Chances are you are a little overwhelmed by all of the various mechanics and ideas at play in the new open-world RPG, Biomutant. It's the kind of game that introduces so much in so little time. Thankfully, We have a guide made specifically for one of the most versatile resources in the game: Bioblobs.
Biomutant Bioblob – Getting Bioblobs
Getting bioblobs are briefly discussed in the game's tutorial but here's a refresher. The most straightforward way to get bioblobs is by looking for containers in the world. These are glowing metal canisters with green goo seeping out of them. Every single time you enter a different biome or location, they will even pop up in a list of collectibles. There doesn't appear to be a consistent trend to how these containers pop up. Sometimes they're out in the open. Other times they're inside abandoned buildings deep in the basement. You'll have to do some due diligence to sniff them out, but they're generally worth it.
A second, less straightforward way to get bioblobs happens in subterranean dungeons. Throughout Biomutant, you can find completely optional dungeons and explorable areas like long-abandoned bunkers or sewer systems. This is important because there's a chance while in these deep, dark, and dank areas you can come across green glowing hives that spawn large insect-like creatures dripping with glowing green goo. Defeat these enemies as soon as possible. Each of these creatures drops a bioblob, and they usually spawn in groups of three or more. Unfortunately, these nests aren't highlighted or foreshadowed at all by maps, waypoints, or convenients lists upon entering these zones, so this is more of a roll of the dice.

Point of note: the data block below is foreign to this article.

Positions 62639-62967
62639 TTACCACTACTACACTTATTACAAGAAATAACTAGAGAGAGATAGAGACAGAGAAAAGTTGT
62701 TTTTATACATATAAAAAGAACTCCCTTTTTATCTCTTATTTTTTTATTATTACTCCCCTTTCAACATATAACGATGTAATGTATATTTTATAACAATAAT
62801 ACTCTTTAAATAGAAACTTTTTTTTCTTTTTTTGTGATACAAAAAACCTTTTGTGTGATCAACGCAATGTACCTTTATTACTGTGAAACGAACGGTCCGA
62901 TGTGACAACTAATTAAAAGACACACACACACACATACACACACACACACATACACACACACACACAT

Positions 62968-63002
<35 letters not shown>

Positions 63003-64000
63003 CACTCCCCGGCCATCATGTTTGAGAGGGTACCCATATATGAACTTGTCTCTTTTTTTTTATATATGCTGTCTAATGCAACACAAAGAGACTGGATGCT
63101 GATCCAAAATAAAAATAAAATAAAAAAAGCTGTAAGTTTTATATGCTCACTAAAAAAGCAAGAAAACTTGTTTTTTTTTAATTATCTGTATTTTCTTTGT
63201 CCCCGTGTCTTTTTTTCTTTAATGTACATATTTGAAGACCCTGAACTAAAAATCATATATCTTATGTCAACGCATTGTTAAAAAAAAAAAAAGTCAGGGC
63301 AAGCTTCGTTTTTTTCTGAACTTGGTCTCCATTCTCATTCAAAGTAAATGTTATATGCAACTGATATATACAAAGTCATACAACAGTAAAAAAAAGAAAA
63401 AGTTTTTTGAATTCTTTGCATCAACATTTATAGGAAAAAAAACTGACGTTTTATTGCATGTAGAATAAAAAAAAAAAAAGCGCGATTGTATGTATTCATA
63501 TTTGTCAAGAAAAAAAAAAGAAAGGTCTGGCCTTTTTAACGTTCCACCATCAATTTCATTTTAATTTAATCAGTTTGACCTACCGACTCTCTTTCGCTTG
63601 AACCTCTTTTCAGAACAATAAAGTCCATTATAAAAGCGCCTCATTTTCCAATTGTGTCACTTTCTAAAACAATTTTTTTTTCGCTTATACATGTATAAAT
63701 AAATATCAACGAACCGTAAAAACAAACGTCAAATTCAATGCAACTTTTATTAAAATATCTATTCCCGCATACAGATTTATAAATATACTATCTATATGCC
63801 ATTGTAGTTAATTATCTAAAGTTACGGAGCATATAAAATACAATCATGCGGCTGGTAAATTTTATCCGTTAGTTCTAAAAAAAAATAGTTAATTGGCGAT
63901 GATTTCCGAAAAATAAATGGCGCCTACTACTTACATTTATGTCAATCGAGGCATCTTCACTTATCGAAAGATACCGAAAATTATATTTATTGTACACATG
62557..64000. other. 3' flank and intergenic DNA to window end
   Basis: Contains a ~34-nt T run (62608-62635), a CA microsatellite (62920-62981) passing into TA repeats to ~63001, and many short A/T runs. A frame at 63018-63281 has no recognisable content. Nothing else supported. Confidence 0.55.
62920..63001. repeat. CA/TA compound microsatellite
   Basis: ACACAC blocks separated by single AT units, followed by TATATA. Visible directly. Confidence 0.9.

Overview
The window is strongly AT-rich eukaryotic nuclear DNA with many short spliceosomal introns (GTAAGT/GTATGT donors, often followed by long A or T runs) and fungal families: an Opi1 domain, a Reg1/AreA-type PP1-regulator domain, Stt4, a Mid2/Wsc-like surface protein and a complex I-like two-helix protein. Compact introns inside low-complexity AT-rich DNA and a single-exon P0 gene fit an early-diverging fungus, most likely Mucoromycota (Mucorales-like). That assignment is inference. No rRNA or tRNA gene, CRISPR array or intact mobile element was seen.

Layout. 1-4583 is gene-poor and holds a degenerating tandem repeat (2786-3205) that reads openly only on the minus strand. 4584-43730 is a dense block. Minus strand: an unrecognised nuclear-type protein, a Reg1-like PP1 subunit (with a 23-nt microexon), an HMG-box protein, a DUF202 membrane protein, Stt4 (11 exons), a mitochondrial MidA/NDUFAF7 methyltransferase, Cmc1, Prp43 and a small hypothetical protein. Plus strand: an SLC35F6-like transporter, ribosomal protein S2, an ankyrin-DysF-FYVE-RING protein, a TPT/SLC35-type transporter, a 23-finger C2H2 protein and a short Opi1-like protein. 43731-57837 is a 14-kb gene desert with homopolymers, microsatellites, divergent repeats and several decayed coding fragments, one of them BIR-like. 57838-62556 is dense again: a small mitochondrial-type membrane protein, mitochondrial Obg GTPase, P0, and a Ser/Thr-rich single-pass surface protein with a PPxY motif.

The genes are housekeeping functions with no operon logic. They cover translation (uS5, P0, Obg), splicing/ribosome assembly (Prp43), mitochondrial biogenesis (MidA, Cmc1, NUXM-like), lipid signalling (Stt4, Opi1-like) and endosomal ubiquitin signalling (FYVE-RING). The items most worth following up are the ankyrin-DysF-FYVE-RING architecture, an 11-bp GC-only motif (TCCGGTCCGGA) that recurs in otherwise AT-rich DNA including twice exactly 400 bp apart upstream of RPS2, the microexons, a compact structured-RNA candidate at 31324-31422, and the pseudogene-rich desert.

Biomutant – What To Do With Bioblobs
In the simplest way possible, bioblobs have two key functions in Biomutant and they're poorly explained. The first is the are used to unlock mutations. First impressions of this system may seem underwhelming, the first ability you get is an attack enemies with a sort of toxic spit attack. But this is not just another way to get different flavors of damage for combat. Mutations help you explore the world in more interesting ways. The earliest of these is the ability to create mushrooms to use as jump pads, helping you get to harder to reach areas. Eventually you can even gain the ability to wrap yourself up in a giant bubble and roll around the environment or grow a turtle shell then use it to surf across surfaces.
The second use for bioblobs is much more subtle but just as useful: building up elemental resistances. In Biomutant, you will come across multiple areas covered in some sort of ongoing elemental effect like extreme temperatures or deadly radiation. Depending on how your stats are laid out, traveling through these areas can be a quick breeze or the stuff of nightmares. But some of the game's best hidden goodies and even some of their side quests take place in these areas. If you're more of a fan of charting out the map than finding new ways to get around, you will want to invest your bioblobs into pumping up your resistances. This can be found in the mutations menu under "Upgrade Resistances."
The strange thing to note here is that these resistances don't just slow down the timer that ticks down while you're in the area, but how much damage over time you take. Don't panic if the area hits 100% while you're there. If you are at around 60-70% resistance the damage over time you'll suffer will become more of an annoyance than a slow drain. As for the creatures and roaming boss fights you find in these blighted zones, that's a different story.
In short, if you love exploration and getting more movement options, invest in bioblobs while playing Biomutant. It'll save you a ton of headaches down the road. For more involved guides on this game, including builds, side missions to look out for, and how to understand the game's more esoteric systems, stay tuned here. Start with our beginner's guide.